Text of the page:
Over the past decade in California, we in the workforce community have been engaged in an ongoing debate regarding the impacts of globalization on California employment. Which manufacturing jobs are being “outsourced” to other countries, and which service jobs; and how is this outsourcing changing in California over time? Which manufacturing and service jobs are being created in California by the outsourcing process?  What should be the response, if any, of workforce programs, private and public?

This past weekend a lengthy article in the New York Times on one of California’s premier employers, Apple, should add to this debate. Though the article contains familiar pro and con quotes from economists on globalization, it is worth reading in its description of the relation between Apple and the Chinese manufacturer, Foxconn, and the ability of Foxconn to produce over 10,000 iPhones a day within four days of receiving the order.

As related by reporters Charles Duhigg and Keith Bradsher, in 2007, a month before the iPhone was scheduled to debut, Steven Jobs decided the plastic screen used in the iPhone prototype needed to be replaced by a glass screen that could not be scratched–one more example of Jobs’ commitment to perfection.

There was a time in the 1990s and early 2000s when Apple did have manufacturing facilities in California, in Elk Grove near Sacramento, producing the iMac and other products. But over the past decade Apple has turned to manufacturing firms in other countries, in part for costs and in equal or greater part to meet time and scale needs.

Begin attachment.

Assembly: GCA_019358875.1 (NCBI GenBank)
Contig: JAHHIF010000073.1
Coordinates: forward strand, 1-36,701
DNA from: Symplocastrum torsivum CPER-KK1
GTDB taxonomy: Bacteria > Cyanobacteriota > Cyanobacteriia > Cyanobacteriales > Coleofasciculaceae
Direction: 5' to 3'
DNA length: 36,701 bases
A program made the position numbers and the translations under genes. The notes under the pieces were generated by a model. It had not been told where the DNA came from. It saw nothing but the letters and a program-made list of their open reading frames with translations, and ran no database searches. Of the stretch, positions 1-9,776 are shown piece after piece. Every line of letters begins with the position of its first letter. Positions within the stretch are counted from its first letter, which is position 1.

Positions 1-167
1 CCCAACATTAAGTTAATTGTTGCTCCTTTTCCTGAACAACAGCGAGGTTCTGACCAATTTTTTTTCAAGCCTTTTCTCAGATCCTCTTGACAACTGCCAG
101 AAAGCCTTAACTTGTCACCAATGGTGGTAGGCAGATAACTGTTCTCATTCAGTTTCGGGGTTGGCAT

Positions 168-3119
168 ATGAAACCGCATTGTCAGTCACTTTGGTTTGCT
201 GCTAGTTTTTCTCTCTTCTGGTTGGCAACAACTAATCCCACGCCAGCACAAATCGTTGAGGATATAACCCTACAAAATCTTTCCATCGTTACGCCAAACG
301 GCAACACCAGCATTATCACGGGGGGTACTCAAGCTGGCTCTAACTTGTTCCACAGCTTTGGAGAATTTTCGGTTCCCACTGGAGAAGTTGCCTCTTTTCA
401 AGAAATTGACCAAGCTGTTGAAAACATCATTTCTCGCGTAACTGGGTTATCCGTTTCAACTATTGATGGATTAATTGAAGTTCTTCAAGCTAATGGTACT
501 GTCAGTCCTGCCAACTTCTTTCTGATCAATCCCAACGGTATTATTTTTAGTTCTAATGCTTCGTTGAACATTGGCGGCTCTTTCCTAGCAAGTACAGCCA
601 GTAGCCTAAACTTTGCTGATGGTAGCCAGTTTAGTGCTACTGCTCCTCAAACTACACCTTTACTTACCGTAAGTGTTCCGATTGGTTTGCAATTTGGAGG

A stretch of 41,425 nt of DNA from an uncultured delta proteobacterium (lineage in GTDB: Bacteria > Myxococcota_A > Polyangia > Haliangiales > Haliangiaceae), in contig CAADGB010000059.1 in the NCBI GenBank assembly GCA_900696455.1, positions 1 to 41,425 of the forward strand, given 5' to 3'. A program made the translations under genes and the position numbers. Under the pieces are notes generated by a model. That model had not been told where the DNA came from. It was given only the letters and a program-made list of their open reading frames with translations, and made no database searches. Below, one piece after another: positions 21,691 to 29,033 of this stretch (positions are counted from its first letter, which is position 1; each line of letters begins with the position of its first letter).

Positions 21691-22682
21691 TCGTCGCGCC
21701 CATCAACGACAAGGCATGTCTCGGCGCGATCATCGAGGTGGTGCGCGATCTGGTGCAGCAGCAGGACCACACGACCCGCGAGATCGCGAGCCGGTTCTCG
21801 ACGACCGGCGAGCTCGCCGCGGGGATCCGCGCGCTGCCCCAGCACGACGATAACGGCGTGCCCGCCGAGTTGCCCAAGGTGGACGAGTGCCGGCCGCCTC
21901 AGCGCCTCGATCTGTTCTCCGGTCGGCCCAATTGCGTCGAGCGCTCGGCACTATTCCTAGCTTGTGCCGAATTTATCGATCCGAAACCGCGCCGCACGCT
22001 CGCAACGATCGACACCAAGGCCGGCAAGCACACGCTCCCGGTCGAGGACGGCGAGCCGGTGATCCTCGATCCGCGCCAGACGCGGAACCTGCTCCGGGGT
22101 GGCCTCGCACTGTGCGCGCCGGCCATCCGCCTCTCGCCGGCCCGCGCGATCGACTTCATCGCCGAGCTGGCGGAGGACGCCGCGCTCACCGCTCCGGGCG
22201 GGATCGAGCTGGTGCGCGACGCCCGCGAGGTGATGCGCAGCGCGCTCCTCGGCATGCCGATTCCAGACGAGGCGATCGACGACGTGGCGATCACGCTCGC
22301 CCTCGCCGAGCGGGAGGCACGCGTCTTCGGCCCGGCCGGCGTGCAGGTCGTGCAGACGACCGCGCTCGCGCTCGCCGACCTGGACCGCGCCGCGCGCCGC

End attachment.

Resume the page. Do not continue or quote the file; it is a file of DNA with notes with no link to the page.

For the time-sensitive redesign of the  iPhone, Apple turned to Foxconn. Within days, Foxconn was able to begin production of the iPhone with glass screen instead of plastic screen. Within three months, Apple had sold one million iPhones.

Our leading California historians, Kevin Starr and D.J. Waldie have described the enormous manufacturing might of California in the 1940s and 1950s, when our aerospace and defense plants were employing thousands of workers in a single location. But nothing compares to the scope of Foxconn City, with its 230,000 employees. The reporters describe the company barracks that house over 35,000 employees as well as the 300 security guards hired to direct foot traffic.

The manufacturing sector is very much alive in California. The most recent state employment numbers, released by EDD last Friday for December 2011, show the manufacturing sector with 1,241,000 payroll jobs. This is down slightly from 1,245,400 payroll jobs in December 2010, yet still a vibrant part of the California economy.

But there are major types of manufacturing that will not be based in California. When they meet in February 2011, Steven Jobs tells President Obama that the jobs manufacturing iPhones (70 million sold in 2011) or other Apple products will not return to Elk Grove or elsewhere in the United States. The descriptions of Foxconn City  in this article show why, as would descriptions of other manufacturing plants in Asia and their supply chains.

This article focuses on the manufacturing employment, which is important, but only one part of the iPhone employment story. Due to the success of its products, Apple now employs 43,000 workers in the United States. Its success has led to jobs being generated in California and the United States in industries—finance, business, real estate, marketing, sales—that service the iPhone, the iPad and other Apple products. Further, its success has led to former Apple employees who have started their own businesses in the Silicon Valley, and generated jobs not only for themselves, but for many others. In a future post, I’ll have more to say on this entrepreneurial dynamic.